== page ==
Discussions regarding human trials of artificial wombs for premature babies have begun.
“[The technology is] an amazing first step to potentially extending viability and improving morbidity and mortality outcomes for our preterm newborns,” explains neonatologist Shaliz Pourkaviana.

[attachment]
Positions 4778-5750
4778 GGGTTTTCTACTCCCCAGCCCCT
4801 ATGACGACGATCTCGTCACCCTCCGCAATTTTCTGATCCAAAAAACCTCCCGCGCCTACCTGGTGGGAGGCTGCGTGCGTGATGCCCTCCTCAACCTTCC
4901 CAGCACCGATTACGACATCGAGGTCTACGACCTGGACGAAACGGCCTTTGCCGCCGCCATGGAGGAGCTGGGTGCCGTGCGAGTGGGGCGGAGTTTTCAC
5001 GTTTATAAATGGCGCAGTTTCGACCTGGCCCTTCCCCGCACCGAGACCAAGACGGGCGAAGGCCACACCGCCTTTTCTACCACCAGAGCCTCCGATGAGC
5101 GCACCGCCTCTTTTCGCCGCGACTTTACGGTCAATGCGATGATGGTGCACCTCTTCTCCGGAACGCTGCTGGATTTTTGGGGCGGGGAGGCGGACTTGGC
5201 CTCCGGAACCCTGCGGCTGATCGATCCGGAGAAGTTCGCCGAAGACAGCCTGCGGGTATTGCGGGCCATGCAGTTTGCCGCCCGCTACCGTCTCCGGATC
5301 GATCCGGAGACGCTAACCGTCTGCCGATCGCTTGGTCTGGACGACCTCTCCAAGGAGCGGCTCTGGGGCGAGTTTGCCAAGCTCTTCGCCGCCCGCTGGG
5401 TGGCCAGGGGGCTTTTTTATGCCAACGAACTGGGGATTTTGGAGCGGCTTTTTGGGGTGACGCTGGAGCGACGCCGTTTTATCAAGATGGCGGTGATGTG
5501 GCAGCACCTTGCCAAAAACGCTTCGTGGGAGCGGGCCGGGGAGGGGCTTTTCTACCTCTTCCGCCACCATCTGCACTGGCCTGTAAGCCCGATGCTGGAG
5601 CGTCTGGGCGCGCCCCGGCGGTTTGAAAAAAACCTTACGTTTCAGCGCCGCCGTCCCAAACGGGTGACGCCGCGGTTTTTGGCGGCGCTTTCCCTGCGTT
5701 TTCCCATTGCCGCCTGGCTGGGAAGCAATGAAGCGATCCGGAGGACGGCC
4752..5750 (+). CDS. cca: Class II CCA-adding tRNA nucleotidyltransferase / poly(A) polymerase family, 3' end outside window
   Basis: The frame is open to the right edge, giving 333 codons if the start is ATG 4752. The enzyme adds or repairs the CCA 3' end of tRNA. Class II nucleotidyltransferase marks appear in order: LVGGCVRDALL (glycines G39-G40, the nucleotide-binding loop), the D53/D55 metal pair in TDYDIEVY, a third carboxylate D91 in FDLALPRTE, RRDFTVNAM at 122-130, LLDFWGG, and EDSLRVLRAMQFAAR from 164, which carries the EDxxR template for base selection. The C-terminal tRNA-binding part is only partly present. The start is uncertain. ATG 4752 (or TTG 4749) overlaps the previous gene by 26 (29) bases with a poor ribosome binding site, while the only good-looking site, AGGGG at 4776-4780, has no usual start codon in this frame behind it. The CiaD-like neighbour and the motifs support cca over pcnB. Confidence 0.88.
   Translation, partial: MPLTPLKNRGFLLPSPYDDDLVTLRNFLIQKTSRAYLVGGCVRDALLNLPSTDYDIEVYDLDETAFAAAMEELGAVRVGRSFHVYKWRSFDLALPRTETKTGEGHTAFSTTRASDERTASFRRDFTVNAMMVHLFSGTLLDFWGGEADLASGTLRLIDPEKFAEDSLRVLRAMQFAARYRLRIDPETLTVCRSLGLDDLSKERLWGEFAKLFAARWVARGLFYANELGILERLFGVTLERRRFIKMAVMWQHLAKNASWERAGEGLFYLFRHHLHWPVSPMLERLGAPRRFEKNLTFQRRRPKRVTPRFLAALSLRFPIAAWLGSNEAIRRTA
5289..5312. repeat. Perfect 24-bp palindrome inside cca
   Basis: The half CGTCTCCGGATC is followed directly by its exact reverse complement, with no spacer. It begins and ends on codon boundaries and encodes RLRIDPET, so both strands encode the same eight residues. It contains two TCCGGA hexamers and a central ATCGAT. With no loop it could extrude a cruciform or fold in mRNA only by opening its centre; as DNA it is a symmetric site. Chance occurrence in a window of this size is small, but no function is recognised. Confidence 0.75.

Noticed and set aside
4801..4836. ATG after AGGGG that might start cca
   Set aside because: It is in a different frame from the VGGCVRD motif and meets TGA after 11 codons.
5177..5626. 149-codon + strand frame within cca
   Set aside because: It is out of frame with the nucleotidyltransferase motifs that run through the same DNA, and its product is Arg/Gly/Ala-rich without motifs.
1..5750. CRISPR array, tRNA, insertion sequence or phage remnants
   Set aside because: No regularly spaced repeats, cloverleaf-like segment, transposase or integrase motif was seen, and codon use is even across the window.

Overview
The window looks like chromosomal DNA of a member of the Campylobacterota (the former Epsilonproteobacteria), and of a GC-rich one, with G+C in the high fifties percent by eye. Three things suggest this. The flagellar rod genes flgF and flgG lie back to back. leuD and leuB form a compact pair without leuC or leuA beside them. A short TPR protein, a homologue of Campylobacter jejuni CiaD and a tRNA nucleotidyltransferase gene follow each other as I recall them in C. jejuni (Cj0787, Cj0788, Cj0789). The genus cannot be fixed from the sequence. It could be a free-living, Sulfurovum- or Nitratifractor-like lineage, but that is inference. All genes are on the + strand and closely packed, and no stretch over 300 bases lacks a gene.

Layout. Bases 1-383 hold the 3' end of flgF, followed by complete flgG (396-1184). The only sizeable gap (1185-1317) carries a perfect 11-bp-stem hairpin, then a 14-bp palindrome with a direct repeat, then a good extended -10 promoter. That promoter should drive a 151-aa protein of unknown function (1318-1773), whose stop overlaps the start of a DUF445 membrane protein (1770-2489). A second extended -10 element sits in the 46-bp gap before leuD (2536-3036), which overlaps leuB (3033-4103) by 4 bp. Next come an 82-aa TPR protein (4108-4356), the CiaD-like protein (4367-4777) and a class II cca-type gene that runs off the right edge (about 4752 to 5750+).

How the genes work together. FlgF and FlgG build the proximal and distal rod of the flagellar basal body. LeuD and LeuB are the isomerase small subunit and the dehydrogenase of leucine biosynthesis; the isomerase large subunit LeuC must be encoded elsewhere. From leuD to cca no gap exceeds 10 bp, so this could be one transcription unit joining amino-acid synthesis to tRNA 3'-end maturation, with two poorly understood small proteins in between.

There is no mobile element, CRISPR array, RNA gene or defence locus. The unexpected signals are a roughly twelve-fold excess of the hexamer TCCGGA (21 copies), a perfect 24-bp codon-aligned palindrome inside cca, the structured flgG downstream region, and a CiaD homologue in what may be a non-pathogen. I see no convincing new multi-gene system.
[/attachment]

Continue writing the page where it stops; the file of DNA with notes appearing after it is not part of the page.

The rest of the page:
According to the World Health Organization, preterm birth is the leading cause of death worldwide for children under five years old. Premature births are classified as babies born before 37 weeks of pregnancy. In 2020, the number of premature births worldwide stood at around 13.4 million. Various companies are making advancements in artificial wombs that resemble the prenatal environment, with tubes that deliver amniotic fluid, oxygen, and medication. The technology has already been tested on some animals but has not yet received full approval to be tested on humans. Though trials and discussions are still underway, it is essential to note that these artificial wombs are in no way attempting to replace a human mother and will only be used to support infants born prematurely until they have the strength and ability to survive entirely on their own.